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It’s Time for Daffodils

The many varieties of daffodils are a joy for me

written by: Marieke Westgeest | 09-02-2021

It's Time for Daffodils

During COVID-19 I visit greenhouses. To hear people’s stories and to admire their beautiful flowers.

 

It's Time for Daffodils

 

I Think of Daffodils

When the new year begins, besides tulips, I also think of daffodils as they are immediately available in the supermarkets of the Netherlands. Mostly, you find them at the exits laying in cardboard boxes and you buy a bunch for very little money. “These are the big yellow ones”, said Dirk Leenen, owner – together with his brother Jaco – of W.F. Leenen en Zn., “whereas we have 15 varieties, and we continue to breed new ones. We are the global innovators with respect to daffodils.” Of course, I was curious to learn more but Dirk advised me to wait for a little. He said to me to come a few weeks later when the greenhouse has colored yellow. So I did.

 

 

A Greenhouse in Full Swing

Arriving there I see a very modern building with huge cold storages, a planting machine, and a light greenhouse full of flowers. The growing process is in full swing with the forcing process as the spring season is anticipated. It all starts with bulbs. The bulbs are mechanically put in boxes with North Sea shells to create air between the bulbs as daffodils create very strong roots and also to keep the boxes clean. These boxes are stored cold for a period of 4-8 weeks for the bulbs to get roots. Also, the stems start growing then.

Once the stems are visible the boxes are transported to the greenhouse where the bulbs continue growing for another 2-3 weeks in daylight and a mild climate. Then the harvest begins. Walking through the greenhouse I see men and women walking around with long stabbing knives. They cut the mature daffodils from their bulbs and put the flowers in wooden boxes that are transported to the conveyor belt for creating bunches.

The production is very clean because no nutrition needs to be given: the bulb has it all. But the bulb needs rest to be able to give. When all the bulbs have flowered and have been harvested, the shells and bulbs are separated from the boxes. The bulbs will return to the cold ground outside and will remain there for one or two years. Then they are ready again to go back into the forcing cycle.

 

It's Time for Daffodils
Dirk and Jaco Leenen boxing narcissus Avalanche

 

Forcing Is An Interesting Concept

I find forcing an interesting concept. The word is created as the bulbs are treated as such that they can be harvested in winter instead of spring, which would be a natural way. The daffodil season is from January until Easter. Dirk confirms to me that the first two weeks of January are very good for the sale. “People want spring in their house after Christmas, like a new beginning”, Dirk says and I agree as it is like my own thought.

Most of the time W.F. Leenen has a sales dip around Valentine’s Day and, strikingly, 8 March, the International Women’s Day, has become their biggest sales moment. It is even bigger than Easter. “Fortunately”, Dirk tells, “the sales are remarkably stable this year. That was different when the first lockdown in March 2020 started: 95% of their harvest had to be destroyed. We simply mowed the daffodils from the boxes and that was the sudden end of our season. After Easter, we tried to sell what we had left but it was very difficult”, Dirk continues.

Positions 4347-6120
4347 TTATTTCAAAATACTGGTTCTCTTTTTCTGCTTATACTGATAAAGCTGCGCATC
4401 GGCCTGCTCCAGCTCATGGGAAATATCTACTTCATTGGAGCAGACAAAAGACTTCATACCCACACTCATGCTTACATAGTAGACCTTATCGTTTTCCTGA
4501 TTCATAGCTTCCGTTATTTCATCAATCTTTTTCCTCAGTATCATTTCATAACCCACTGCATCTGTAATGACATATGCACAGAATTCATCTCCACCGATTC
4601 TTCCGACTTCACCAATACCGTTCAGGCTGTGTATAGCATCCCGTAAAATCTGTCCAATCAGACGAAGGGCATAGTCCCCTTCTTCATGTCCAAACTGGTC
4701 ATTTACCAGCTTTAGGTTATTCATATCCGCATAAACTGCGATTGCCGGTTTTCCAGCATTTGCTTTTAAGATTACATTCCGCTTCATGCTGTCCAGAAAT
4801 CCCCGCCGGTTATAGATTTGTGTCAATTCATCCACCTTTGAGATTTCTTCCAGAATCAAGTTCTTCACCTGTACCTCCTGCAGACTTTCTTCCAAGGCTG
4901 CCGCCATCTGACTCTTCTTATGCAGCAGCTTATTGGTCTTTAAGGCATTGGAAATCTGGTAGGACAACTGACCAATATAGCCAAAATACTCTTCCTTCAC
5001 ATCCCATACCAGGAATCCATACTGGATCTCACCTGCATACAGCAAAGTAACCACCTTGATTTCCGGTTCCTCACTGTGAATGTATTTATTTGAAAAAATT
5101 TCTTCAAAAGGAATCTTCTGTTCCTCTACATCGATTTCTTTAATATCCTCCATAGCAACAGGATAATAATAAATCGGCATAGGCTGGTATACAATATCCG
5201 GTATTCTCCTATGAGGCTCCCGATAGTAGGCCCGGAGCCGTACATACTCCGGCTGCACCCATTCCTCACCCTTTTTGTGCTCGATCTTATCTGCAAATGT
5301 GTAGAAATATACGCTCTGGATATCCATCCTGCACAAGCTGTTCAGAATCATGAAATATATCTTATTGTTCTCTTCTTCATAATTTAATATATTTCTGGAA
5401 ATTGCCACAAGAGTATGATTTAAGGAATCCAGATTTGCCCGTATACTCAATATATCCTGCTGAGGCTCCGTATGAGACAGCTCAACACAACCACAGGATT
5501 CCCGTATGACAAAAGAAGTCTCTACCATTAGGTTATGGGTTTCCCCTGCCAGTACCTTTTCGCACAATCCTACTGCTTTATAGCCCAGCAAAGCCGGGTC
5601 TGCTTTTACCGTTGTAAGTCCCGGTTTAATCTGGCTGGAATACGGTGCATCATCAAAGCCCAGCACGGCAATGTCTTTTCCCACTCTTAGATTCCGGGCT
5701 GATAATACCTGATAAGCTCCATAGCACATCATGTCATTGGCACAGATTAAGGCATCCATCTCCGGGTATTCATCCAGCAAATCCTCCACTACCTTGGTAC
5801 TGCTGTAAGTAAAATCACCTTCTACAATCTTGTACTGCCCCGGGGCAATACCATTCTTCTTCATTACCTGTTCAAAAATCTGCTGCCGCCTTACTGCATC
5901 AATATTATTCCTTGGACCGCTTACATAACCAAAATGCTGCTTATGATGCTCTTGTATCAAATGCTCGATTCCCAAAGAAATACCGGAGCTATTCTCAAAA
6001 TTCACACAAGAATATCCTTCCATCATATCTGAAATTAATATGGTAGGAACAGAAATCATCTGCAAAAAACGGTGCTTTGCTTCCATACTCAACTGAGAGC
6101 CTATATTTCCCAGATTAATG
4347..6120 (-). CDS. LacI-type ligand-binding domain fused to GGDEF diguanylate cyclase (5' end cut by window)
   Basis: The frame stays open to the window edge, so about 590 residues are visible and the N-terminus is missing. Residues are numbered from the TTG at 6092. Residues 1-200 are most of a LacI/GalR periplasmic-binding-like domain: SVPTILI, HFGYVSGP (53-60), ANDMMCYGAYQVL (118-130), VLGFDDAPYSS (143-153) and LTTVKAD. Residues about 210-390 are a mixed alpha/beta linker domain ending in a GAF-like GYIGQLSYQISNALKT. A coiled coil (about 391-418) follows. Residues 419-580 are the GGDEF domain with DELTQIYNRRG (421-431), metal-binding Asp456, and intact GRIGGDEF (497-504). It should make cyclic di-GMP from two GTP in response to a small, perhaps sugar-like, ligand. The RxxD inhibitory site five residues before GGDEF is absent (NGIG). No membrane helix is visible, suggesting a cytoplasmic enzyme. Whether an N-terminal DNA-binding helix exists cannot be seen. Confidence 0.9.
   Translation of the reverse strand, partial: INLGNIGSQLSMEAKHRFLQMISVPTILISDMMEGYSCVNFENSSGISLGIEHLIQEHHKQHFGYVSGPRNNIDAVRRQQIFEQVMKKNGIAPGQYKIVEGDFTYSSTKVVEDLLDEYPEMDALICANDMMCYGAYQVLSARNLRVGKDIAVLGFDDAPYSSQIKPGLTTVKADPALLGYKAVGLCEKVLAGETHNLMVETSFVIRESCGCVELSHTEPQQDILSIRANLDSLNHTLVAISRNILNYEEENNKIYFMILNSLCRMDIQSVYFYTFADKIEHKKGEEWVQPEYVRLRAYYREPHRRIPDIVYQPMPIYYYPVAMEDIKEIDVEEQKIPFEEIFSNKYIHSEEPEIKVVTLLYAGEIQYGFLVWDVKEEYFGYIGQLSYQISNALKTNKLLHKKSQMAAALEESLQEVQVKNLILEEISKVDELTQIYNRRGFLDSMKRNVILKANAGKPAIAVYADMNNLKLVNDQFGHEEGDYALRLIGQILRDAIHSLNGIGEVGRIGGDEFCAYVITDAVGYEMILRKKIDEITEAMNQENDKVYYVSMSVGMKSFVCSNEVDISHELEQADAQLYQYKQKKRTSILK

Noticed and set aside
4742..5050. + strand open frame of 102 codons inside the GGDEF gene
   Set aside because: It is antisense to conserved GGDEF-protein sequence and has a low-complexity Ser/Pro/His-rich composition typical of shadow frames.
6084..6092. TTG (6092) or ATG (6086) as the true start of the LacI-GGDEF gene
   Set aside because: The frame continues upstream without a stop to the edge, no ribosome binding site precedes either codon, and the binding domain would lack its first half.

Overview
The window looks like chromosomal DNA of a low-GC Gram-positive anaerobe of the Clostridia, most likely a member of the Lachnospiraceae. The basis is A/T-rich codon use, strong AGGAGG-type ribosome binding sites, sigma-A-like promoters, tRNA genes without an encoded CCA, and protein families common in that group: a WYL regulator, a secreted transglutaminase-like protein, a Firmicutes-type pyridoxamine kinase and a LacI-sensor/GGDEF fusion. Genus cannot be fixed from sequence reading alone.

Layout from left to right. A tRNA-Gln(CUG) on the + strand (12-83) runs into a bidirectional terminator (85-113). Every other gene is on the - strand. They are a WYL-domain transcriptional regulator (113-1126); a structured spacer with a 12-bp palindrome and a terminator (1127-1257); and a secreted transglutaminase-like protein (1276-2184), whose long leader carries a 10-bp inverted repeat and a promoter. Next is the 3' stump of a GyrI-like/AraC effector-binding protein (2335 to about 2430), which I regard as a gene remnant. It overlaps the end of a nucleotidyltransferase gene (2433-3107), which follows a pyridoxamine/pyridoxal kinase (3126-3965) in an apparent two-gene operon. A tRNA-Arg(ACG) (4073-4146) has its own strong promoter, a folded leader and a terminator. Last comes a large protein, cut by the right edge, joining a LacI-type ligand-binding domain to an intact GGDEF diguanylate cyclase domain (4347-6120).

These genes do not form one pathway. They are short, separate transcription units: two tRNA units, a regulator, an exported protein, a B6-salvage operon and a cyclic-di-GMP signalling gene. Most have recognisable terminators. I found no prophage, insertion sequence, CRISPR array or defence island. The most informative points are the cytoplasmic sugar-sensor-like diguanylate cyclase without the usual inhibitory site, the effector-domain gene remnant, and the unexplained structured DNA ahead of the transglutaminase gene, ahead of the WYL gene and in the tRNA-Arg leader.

A Colorful Sight

Walking through the greenhouse I see the various beds with daffodils. It is a colorful sight: flowers in white, yellow, and orange, and a variation of these colors, flowers with double or single petals, with double or single hearts in different combinations of colors and color shades. Surprisingly, the sun is shining that day and that enlarges the golden glow in the greenhouse. It is beautiful.

 

 

A Solution for Daffodils in Bouquets

I have a last question for Dirk: “I have learned that daffodils cannot be used in bouquets as they spread a juice that kills the other flowers”. Dirk tells me that there is a solution for this: there is certain daffodil nutrition that avoids the flowers spreading the juices. So once this is used a bouquet can be made. That is interesting news.

 

It's Time for Daffodils

 

The Mythology of Narcissus

The many varieties of daffodils are a joy for me. And I wonder: May we love these flowers as they are also the symbol of egoism deriving from Greek Mythology? Narcissus was a vain guy, more interested in the reflection of his own face in the water than in all his admirers, and his longing for himself became his death. But the goddess of beauty, Aphrodite, pitied the young man, and when he vanished she changed him into a flower, the narcissus or daffodil flower, also a symbol of spring, that we still enjoy. May the goddess of beauty rule in any circumstance that is troubling human beings!

 

It's Time for Daffodils
Narcissus Cragford

Marieke Westgeest

Flowers make me happy. Nature does well to human beings.

In our times we lost contact with nature as we spend so much time behind our computer devices.

It is, therefore, my goal to interest people again about his part of nature, flowers.

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